SIGN-ON LETTER: Protect Manufacturing Research and Development  

Join manufacturers in mobilizing to urge Congress to protect manufacturers’ ability to continue to immediately deduct research and development expenses.  

Starting this year, businesses must amortize or deduct their R&D expenses over a period of years. This change will negatively impact manufacturers’ ability to create jobs and innovate. As such, we urge Congress to immediately act to ensure the tax code continues to support innovation by immediately reversing the amortization provision. Doing so will help to ensure that businesses can continue to innovate, grow the economy and create high-paying jobs. 

Interested industry associations, state and local chambers and allied organizations are eligible to sign onto this letter by Monday, February 28th, 2022. You will receive a copy of the final letter when it is distributed. 

Please contact David Eiselsberg, Senior Director for Tax Policy at the NAM, with any questions. 

Thank You for your support.

SIGN-ON LETTER: Protect Manufacturing Research and Development  


Feb. XX, 2022

The Honorable Nancy Pelosi 


U.S. House of Representatives

Washington, DC 20515 

The Honorable Chuck Schumer 

Majority Leader 

U.S. Senate 

Washington, DC  20510

The Honorable Kevin McCarthy 

Minority Leader 

U.S. House of Representatives 

Washington, DC 20515

The Honorable Mitch McConnell 

Minority Leader 

U.S. Senate

Washington, DC 20510 

Dear Speaker Pelosi, Minority Leader McCarthy, Majority Leader Schumer and Minority Leader


We, the undersigned trade associations, representing thousands of businesses across the nation that collectively employ millions of Americans, write to urge Congress to take immediate action to reverse a tax change that threatens innovation and jobs in America.

Since 1954, the U.S. tax code has recognized the important role of investments in research and development in creating well-paying U.S. jobs and spurring innovation by allowing businesses to fully deduct their R&D expenses in the same year they are incurred. Yet starting this year, businesses will have to amortize or deduct these expenses over a period of years, making R&D more costly to conduct in the U.S. This change threatens not only the nearly $500 billion in private-sector R&D spending (of which manufacturers are the largest investors in R&D), but also the jobs directly and indirectly supported by such spending. 

According to a major study, requiring the amortization of research expenses will reduce R&D spending and lead to a loss of more than 20,000 U.S. R&D jobs in the first five years with the number of lost jobs rising to nearly 60,000 over the following five years. Moreover, when accounting for the spillover effect from R&D spending, nearly three times as many jobs would be affected.  This same study also found that for every $1 billion in R&D spending, 17,000 jobs are supported in the U.S.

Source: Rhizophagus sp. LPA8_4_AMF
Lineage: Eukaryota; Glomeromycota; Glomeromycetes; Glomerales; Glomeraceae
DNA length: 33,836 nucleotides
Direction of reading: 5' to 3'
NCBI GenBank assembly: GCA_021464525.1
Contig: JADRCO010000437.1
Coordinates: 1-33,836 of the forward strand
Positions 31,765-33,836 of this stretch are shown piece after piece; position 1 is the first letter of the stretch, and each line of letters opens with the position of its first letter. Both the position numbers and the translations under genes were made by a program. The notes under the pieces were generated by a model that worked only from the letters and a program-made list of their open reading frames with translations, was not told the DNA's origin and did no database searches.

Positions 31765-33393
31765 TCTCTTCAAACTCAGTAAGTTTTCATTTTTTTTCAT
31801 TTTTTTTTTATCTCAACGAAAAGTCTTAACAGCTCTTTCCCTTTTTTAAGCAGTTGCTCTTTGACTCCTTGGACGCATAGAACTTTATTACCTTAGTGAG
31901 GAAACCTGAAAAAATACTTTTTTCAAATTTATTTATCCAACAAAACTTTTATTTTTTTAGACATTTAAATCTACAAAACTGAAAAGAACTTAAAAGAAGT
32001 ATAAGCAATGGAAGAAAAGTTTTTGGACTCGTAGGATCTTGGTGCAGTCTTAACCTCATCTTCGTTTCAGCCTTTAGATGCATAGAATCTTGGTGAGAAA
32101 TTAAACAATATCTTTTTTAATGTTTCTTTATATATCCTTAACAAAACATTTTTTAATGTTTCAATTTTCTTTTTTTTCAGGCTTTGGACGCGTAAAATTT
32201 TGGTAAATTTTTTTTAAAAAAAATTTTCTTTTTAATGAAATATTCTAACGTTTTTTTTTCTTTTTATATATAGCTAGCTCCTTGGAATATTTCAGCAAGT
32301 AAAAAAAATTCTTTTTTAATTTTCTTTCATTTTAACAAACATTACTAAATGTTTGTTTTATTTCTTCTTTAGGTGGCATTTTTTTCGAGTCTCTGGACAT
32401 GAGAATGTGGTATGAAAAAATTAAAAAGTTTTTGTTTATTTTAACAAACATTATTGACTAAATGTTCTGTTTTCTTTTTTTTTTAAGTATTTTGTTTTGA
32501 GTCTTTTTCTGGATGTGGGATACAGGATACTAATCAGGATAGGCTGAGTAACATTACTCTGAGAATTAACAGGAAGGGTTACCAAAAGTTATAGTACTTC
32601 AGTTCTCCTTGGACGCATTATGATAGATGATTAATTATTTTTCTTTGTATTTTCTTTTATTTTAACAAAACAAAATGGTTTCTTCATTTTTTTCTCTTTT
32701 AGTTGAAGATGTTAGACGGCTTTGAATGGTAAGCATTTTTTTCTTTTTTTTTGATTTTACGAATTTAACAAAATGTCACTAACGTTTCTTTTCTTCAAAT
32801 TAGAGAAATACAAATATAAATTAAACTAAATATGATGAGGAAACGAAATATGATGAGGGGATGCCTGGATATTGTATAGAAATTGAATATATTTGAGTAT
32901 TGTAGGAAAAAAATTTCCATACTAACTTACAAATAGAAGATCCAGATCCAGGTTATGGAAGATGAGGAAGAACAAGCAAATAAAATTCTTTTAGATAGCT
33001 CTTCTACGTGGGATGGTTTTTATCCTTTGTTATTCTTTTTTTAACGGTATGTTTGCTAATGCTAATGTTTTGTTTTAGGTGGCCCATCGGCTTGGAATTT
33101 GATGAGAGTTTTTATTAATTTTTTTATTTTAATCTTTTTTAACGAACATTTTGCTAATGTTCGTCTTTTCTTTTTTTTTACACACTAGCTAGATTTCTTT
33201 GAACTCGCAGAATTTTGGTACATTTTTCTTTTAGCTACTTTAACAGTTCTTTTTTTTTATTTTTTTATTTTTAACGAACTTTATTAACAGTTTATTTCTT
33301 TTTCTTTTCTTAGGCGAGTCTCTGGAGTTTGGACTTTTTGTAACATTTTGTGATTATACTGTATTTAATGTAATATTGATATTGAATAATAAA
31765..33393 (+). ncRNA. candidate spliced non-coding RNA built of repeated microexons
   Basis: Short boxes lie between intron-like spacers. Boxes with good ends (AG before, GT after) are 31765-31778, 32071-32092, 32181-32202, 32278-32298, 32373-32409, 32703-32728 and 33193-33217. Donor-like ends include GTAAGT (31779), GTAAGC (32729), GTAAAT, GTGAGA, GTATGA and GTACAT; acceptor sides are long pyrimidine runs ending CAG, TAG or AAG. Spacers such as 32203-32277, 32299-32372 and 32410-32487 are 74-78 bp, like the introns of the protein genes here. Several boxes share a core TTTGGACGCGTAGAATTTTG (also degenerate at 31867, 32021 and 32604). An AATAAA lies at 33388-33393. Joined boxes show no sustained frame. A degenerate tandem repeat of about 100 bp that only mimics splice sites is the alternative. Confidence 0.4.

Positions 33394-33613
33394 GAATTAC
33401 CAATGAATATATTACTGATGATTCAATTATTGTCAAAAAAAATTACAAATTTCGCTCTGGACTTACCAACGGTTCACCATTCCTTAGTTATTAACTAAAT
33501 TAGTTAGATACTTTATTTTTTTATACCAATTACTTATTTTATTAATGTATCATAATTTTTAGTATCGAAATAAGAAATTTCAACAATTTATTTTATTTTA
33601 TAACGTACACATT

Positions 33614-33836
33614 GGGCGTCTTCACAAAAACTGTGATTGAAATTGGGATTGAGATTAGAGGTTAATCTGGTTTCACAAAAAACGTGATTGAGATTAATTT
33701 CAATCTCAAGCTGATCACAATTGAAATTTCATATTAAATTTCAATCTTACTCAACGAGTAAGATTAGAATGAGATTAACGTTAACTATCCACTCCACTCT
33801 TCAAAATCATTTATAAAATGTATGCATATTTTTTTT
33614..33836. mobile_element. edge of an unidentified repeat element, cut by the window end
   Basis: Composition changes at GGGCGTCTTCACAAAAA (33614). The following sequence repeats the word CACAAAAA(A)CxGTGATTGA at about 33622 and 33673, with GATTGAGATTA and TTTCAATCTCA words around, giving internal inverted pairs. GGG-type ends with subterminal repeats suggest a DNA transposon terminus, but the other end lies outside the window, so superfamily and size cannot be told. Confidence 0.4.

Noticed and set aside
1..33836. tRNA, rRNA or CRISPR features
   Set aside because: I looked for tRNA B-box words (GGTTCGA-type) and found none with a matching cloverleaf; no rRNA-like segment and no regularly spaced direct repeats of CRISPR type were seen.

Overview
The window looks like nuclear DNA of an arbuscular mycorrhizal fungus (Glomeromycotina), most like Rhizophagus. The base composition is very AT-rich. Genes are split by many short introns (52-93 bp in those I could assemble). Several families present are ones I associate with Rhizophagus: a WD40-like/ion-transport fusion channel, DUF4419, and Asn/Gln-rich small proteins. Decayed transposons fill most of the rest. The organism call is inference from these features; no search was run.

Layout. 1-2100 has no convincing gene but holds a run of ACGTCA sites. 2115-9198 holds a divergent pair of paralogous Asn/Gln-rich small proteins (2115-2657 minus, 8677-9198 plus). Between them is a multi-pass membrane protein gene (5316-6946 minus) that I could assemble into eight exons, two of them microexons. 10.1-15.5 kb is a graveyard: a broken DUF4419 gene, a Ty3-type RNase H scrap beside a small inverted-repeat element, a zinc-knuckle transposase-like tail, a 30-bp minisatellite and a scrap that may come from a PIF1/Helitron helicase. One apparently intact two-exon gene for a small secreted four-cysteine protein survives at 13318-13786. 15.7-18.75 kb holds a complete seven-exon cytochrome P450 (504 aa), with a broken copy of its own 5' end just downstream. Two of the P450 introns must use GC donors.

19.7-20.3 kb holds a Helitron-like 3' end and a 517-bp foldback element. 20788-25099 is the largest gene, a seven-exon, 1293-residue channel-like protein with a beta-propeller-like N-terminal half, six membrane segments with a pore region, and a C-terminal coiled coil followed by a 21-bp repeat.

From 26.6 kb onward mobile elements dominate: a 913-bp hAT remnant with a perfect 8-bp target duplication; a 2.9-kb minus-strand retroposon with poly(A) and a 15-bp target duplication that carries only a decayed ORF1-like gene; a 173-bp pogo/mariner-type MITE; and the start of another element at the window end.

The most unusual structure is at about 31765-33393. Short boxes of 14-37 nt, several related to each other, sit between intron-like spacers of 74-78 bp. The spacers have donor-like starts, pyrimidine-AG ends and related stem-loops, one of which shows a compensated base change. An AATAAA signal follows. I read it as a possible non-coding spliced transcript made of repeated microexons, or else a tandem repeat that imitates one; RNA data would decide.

The change in the tax treatment of R&D expenses comes at a time of increasingly fierce global competition for research dollars. The U.S. now has the dubious distinction of being just one of two developed countries with an amortization requirement (the other being Belgium). Meanwhile, China—which has made no secret of its plan to become the world leader in advanced manufacturing—has increased its super deduction for R&D expenses to an extra 100% of eligible R&D expenses in addition to actual R&D expenses incurred. That means a company performing $100 of R&D in the United States would deduct only $10 in 2022, while a company in China would deduct $200, or 20 times as much. This change is occurring when the U.S. already ranks 27 out of 37 for R&D tax incentives among the advanced economies comprising the OECD.

In addition to the negative impact on innovation, jobs and U.S. competitiveness, the amortization requirement also poses a threat to our national security. Recently, the National Science and Technology Council noted that R&D investments “are essential to ensure that the United States remains able to secure and protect the American people in the face” of other countries increasing support for R&D. 

While strongly supported bipartisan legislation has been introduced in the House and Senate to permanently repeal the amortization provision, the fact that the provision has now gone into effect will have dire consequences on future R&D spending and jobs if Congress does not act to immediately reverse this harmful change.  As such, we respectfully urge Congress to act without delay to make sure that the tax code continues to support innovation. Doing so will not only help to ensure that businesses can continue to innovate, grow the economy and create high-paying jobs but that the U.S. continues to be a global leader in innovation.


cc:    The Honorable Ron Wyden

    The Honorable Mike Crapo

    The Honorable Richard Neal

    The Honorable Kevin Brady